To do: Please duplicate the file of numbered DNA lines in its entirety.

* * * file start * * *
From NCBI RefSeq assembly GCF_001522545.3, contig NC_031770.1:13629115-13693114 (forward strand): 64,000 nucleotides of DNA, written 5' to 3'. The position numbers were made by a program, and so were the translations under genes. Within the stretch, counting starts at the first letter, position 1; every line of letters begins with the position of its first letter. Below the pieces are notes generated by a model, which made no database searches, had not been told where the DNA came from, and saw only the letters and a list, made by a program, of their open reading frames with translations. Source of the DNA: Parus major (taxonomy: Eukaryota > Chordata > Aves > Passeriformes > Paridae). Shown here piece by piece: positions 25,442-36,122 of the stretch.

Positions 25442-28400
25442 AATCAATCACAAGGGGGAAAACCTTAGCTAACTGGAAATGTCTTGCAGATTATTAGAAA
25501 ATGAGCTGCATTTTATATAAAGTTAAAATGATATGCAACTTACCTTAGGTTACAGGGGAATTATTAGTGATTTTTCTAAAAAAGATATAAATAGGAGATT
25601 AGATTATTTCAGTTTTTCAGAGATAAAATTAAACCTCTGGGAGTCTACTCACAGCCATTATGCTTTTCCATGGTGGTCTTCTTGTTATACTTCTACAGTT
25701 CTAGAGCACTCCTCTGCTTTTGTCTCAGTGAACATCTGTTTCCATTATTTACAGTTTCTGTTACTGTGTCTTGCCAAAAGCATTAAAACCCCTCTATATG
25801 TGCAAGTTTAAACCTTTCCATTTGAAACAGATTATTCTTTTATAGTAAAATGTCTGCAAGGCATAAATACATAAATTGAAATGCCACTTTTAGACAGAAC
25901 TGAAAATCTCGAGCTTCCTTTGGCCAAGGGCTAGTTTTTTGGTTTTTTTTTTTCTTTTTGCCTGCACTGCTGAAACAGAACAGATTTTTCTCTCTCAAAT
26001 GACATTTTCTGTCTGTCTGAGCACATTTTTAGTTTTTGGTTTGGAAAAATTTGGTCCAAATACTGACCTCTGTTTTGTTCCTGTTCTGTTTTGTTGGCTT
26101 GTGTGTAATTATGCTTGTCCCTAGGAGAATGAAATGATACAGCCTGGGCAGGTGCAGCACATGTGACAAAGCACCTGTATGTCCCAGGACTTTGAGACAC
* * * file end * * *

From NCBI RefSeq assembly GCF_001522545.3, contig NC_031770.1:13629115-13693114 (forward strand): 64,000 nucleotides of DNA, written 5' to 3'. The position numbers were made by a program, and so were the translations under genes. Within the stretch, counting starts at the first letter, position 1; every line of letters begins with the position of its first letter. Below the pieces are notes generated by a model, which made no database searches, had not been told where the DNA came from, and saw only the letters and a list, made by a program, of their open reading frames with translations. Source of the DNA: Parus major (taxonomy: Eukaryota > Chordata > Aves > Passeriformes > Paridae). Shown here piece by piece: positions 25,442-36,122 of the stretch.

Positions 25442-28400
25442 AATCAATCACAAGGGGGAAAACCTTAGCTAACTGGAAATGTCTTGCAGATTATTAGAAA
25501 ATGAGCTGCATTTTATATAAAGTTAAAATGATATGCAACTTACCTTAGGTTACAGGGGAATTATTAGTGATTTTTCTAAAAAAGATATAAATAGGAGATT
25601 AGATTATTTCAGTTTTTCAGAGATAAAATTAAACCTCTGGGAGTCTACTCACAGCCATTATGCTTTTCCATGGTGGTCTTCTTGTTATACTTCTACAGTT
25701 CTAGAGCACTCCTCTGCTTTTGTCTCAGTGAACATCTGTTTCCATTATTTACAGTTTCTGTTACTGTGTCTTGCCAAAAGCATTAAAACCCCTCTATATG
25801 TGCAAGTTTAAACCTTTCCATTTGAAACAGATTATTCTTTTATAGTAAAATGTCTGCAAGGCATAAATACATAAATTGAAATGCCACTTTTAGACAGAAC
25901 TGAAAATCTCGAGCTTCCTTTGGCCAAGGGCTAGTTTTTTGGTTTTTTTTTTTCTTTTTGCCTGCACTGCTGAAACAGAACAGATTTTTCTCTCTCAAAT
26001 GACATTTTCTGTCTGTCTGAGCACATTTTTAGTTTTTGGTTTGGAAAAATTTGGTCCAAATACTGACCTCTGTTTTGTTCCTGTTCTGTTTTGTTGGCTT
26101 GTGTGTAATTATGCTTGTCCCTAGGAGAATGAAATGATACAGCCTGGGCAGGTGCAGCACATGTGACAAAGCACCTGTATGTCCCAGGACTTTGAGACAC